Growing market tightness saw polymer price hikes by producers in December.
Following a price hike of €35/tonne over and above the unchanged ethylene contract price in November, L/LDPE producers once again lifted prices well in excess of the feedstock cost rise in December.
While the December ethylene reference price increased €22.5/tonne compared with the November settlement, L/LDPE prices saw price increases averaging about €60-70/tonne in early December. However, strong buyer resistance led to more moderate price rises of €30-40/tonne by the end of the month.
Producers have been able to raise prices well in excess of costs because of output restrictions, market tightness and a lack of imported material.
Demand was more lively than usual in December as converters sought to maintain their stocks at a reasonable level.
A fall of €27.5/tonne in the January ethylene contract price could see small L/LDPE price reductions in January.
In December, HDPE producers once more succeeded in raising prices well in excess of the increase in the cost base as a result of market tightness. The December ethylene contract price increased by €22.5/tonne due to supply concerns.
In early December trading L/LDPE suppliers managed to push through price gains of €60-70/tonne. As the month progressed however, buyers became more resistant and managed to restrict settlements. Blown film grades registered gains of €50/tonne during the month while injection moulding and blow moulding prices saw gains of €35/tonne.
Demand was better than expected in the run-up to Christmas. However given the supply shortages, particularly for blown film grades, many buyers did not get the volumes they had ordered.
In January, producers are likely to ask for a price rollover after the ethylene contract price fell €27.5/tonne.
Polypropylene prices pointed upward in December after sliding in the previous month. The December propylene contract price settled on a rollover but producers managed to push through gains of €15-30/tonne to widen their profit margins.
Initially PP prices saw gains of up to €50/tonne, but the price pressure eased in the run-up to Christmas. Homopolymer injection and copolymer injection grades ended the month with gains of €30/tonne with homopolymer film prices up €15/tonne.
The price premium above feedstock was attributable to both healthy demand and tight supplies. The after-effects of the mid-year tightness due to the large number of plant outages remained in the market, with low inventories across the value chain. One major producer said in a letter to customers that it expected a shortfall in its ability to meet PP demand in December.
In December, polystyrene producers continued to benefit from supply tightness to widen their profit margins. The styrene monomer reference price increased €35/tonne in December after receding by €30/tonne in the previous month. Suppliers demanded price increases in excess of the feedstock cost rise and GPPS prices added €45/tonne during the month as a whole. High-impact polystyrene grades held its price premium at €90/tonne despite a €35/tonne reduction in butadiene costs.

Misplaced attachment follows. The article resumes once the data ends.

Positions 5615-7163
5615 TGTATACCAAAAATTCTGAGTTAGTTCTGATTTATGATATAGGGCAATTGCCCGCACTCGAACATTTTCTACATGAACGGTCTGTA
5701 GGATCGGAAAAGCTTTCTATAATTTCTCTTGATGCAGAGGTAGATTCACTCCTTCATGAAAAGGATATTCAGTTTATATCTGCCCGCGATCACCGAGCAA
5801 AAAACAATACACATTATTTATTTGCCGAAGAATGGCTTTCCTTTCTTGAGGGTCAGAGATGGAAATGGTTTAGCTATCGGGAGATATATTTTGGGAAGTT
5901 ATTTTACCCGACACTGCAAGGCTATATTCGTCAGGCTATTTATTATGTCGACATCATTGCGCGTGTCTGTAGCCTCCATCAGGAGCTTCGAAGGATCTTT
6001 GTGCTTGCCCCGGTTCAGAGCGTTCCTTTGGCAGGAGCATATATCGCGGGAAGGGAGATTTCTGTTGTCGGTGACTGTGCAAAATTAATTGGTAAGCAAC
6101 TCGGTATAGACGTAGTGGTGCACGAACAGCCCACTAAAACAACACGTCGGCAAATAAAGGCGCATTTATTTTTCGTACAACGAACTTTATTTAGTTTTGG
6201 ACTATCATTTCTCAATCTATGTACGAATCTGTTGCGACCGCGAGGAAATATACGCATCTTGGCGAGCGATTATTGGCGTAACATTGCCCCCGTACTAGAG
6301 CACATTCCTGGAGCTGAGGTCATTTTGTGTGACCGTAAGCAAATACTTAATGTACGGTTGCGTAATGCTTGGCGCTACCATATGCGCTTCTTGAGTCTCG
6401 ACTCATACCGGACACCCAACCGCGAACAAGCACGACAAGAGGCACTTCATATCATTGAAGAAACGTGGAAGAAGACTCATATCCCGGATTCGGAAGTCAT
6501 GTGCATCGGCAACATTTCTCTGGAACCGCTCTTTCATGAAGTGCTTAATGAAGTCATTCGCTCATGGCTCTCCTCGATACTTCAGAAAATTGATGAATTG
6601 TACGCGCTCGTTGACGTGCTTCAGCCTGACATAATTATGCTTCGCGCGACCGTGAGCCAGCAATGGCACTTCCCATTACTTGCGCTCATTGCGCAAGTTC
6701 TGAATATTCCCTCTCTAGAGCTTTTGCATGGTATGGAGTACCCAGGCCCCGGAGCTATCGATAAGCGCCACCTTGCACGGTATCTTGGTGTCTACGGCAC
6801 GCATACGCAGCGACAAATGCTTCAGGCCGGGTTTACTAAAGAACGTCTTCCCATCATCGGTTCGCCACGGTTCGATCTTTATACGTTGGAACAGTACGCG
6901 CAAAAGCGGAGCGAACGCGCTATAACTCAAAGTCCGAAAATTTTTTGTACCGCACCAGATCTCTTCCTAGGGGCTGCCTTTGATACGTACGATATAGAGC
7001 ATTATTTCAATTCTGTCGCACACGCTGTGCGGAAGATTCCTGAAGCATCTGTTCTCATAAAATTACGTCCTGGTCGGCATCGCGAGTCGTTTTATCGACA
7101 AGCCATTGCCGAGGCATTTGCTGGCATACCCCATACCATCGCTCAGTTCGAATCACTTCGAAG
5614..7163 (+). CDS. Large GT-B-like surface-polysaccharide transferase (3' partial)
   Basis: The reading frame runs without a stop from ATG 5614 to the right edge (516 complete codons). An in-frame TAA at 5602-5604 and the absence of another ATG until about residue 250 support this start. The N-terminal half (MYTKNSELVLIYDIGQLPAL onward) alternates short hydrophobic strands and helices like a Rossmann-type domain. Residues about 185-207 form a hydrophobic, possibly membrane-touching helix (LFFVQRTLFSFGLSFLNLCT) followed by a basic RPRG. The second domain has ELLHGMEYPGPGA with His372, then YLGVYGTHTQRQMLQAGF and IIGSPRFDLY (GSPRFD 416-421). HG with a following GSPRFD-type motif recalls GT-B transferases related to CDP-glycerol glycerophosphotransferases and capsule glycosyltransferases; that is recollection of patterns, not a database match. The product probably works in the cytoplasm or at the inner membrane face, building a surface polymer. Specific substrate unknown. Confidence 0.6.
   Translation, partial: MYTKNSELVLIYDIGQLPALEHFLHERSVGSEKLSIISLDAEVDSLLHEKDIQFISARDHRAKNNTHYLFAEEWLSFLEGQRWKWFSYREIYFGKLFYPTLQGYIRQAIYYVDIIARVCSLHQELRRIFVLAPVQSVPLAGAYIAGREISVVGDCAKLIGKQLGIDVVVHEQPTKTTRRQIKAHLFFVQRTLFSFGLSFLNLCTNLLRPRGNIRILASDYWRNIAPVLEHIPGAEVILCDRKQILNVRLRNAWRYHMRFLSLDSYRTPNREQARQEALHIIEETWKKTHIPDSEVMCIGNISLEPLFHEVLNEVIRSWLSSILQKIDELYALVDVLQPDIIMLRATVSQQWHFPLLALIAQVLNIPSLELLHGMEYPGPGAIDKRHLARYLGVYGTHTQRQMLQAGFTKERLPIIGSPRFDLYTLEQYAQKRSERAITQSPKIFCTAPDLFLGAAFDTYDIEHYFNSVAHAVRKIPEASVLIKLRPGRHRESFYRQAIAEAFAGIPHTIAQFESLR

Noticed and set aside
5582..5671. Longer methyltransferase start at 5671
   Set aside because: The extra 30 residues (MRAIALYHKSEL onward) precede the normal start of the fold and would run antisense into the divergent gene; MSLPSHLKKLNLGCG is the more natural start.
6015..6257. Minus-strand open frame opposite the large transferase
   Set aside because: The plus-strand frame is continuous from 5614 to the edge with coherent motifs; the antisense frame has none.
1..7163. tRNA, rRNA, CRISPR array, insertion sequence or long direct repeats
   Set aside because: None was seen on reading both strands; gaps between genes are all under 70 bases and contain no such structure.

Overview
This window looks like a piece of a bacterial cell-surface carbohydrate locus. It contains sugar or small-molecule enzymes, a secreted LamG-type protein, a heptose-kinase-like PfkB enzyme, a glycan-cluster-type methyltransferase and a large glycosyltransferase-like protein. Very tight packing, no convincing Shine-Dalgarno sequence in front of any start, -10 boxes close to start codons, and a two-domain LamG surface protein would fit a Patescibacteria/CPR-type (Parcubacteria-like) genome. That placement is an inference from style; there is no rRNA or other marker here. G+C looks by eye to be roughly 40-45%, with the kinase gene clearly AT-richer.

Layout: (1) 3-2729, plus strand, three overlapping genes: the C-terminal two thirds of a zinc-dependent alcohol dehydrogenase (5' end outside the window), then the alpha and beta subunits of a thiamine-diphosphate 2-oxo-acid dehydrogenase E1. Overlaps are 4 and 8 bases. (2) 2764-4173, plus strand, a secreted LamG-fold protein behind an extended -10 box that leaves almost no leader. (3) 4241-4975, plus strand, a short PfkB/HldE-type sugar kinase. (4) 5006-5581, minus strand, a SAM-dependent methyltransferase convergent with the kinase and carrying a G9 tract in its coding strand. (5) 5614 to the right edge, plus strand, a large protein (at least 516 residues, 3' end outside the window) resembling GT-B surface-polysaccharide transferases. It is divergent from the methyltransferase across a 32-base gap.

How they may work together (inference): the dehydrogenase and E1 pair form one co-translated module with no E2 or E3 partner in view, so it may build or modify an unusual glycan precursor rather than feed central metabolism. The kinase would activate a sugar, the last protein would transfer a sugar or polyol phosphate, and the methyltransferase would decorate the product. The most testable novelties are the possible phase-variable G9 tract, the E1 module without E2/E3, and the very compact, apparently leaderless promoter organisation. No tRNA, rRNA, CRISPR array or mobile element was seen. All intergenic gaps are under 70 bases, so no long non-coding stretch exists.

Demand was better than expected during the first half of the month but order intake tailed off as the Christmas holidays approached.
Supply tightness combined with the lively demand led some producers to run short of material and place customers on allocation.
PS prices could head downward in January after the styrene monomer reference price settled €20/tonne lower and the supply situation starts to ease.
PVC producers once again struggled to pass on the rise in ethylene costs to their customers in December. The ethylene contract price settled €22.5/tonne higher, implying a proportionate €10/tonne rise in PVC production costs. Producers wanted to at least raise PVC prices by the rise in their cost base but met with strong resistance. While some producers managed to push through small gains, most contracts were rolled over.
Order intake was down in line with expectations but better than would normally be expected in December, due in part to the very mild winter weather.
Although supply was low due to plant outages, producers were able to meet the demand without much difficulty.
PVC producers are likely to target a price rollover in January to boost their profit margins after the ethylene contract price fell €27.5/tonne.
There was little movement in bottle-grade PET prices in December after feedstock prices remained stable. The paraxylene contract price settled on a rollover while the monoethylene glycol contract price fell just €5/tonne.
Producers had to give up the small margin gains they had achieved in November with most contracts settling at a slightly lower level.
The price decline was mainly the result of cheaper Asian imports. There is still however a moderate oversupply in Europe, despite producers curbing output and plant outages.
Lotte Chemical's plant maintenance at Teeside in the UK works continue as planned and was expected to continue until mid-December.
As the bottle-making market was rather quiet PET demand was down in line with seasonal expectations
PET prices are expected to fall in January on lower contract prices for paraxylene and monoethylene glycol.